HomeFind A DoctorContact Us
 


  About Us
    

  Consultation/              Diagnostic Testing
    

  Angina
    

  Arrhythmia
    

   Coronary Artery Calcium
Detection Program

    

  Heart Failure
    

  Hypertension/                         High Blood Pressure
    

  Interventional Cardiology
    

  Hypertrophic    Cardiomyopathy
    

  Prevention
    

  Women’s Heart NY
    

  Media Library
    

  Our Staff
    

  Our Locations
    

  Al-Sabah Arrhythmia Institute
    

  Cardiology at St. Luke’s
    

  Continuum Cardiovascular Centers of New York
    

  Mount Sinai West
.
Angina

Angina, or heart-related chest pain, occurs when blocked or narrowed coronary arteries prevent enough blood and oxygen from getting to the heart. (Restricted blood supply to the heart also is known as ischemia.)

Angina pain can be dull and heavy, or it can be choking or squeezing, and it can spread to the throat, neck, jaw, teeth and left arm. Additionally, a person may sweat, become nauseous or dizzy or have breathing difficulties.

Angina has the same root cause as heart attack—atherosclerosis—narrowed or blocked coronary arteries because of cholesterol-related plaque. However, there is key difference between the two. A heart attack occurs when blood flow to a section of the heart is completely blocked. It causes permanent heart muscle damage; angina does not.

There are two types of angina—stable and unstable. Stable angina is caused by a fixed blockage in one or more coronary arteries. The pain is predictable, occurring during physical exertion. Unstable angina has unpredictable chest pain of increasing severity when the patient is at rest. It implies that the underlying angina is worsening, or that a heart attack is imminent.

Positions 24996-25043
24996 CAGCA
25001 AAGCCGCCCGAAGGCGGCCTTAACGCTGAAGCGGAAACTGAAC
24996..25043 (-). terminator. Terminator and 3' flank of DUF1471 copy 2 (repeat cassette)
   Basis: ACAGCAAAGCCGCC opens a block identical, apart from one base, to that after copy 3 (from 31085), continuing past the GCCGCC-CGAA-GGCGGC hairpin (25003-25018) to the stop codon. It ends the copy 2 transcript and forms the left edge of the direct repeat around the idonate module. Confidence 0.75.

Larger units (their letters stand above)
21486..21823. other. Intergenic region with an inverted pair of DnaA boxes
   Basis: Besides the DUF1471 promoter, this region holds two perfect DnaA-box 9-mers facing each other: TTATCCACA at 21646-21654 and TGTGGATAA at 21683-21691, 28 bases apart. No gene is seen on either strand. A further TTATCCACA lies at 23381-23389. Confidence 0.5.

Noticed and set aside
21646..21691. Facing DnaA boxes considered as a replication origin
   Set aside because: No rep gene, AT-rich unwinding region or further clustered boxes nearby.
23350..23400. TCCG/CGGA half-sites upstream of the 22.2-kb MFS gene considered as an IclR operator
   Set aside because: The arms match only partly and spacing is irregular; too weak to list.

Roosevelt Hospital’s cardiology program commonly treats angina with coronary vasodilators, or drugs that cause cardiac blood vessels to relax, improving blood flow, oxygen and nutrients to the heart muscle. Nitroglycerin is the drug most often used. Other medications might be beta-blockers and calcium antagonists, which reduce blood pressure.

When medications don’t sufficiently correct angina, angioplasty might be performed to improve blood supply to the heart. In angioplasty, our cardiologists use a thin, flexible plastic catheter or tube, with a balloon, and insert it into the blocked artery. The balloon is inflated, squeezing open the fatty plaque deposit. Often, a stent is then placed in the artery to keep it open.

Coronary artery bypass surgery also may be used to treat severe angina, using a vein from the patient’s leg to reroute blood around the blocked artery.

For a referral to an expert cardiologist at Roosevelt Hospital in New York City, call 877.996.9334.

.
 
Privacy Policy | Site Map
Copyright ©  Icahn School of Medicine at Mount Sinai | Mount Sinai Health System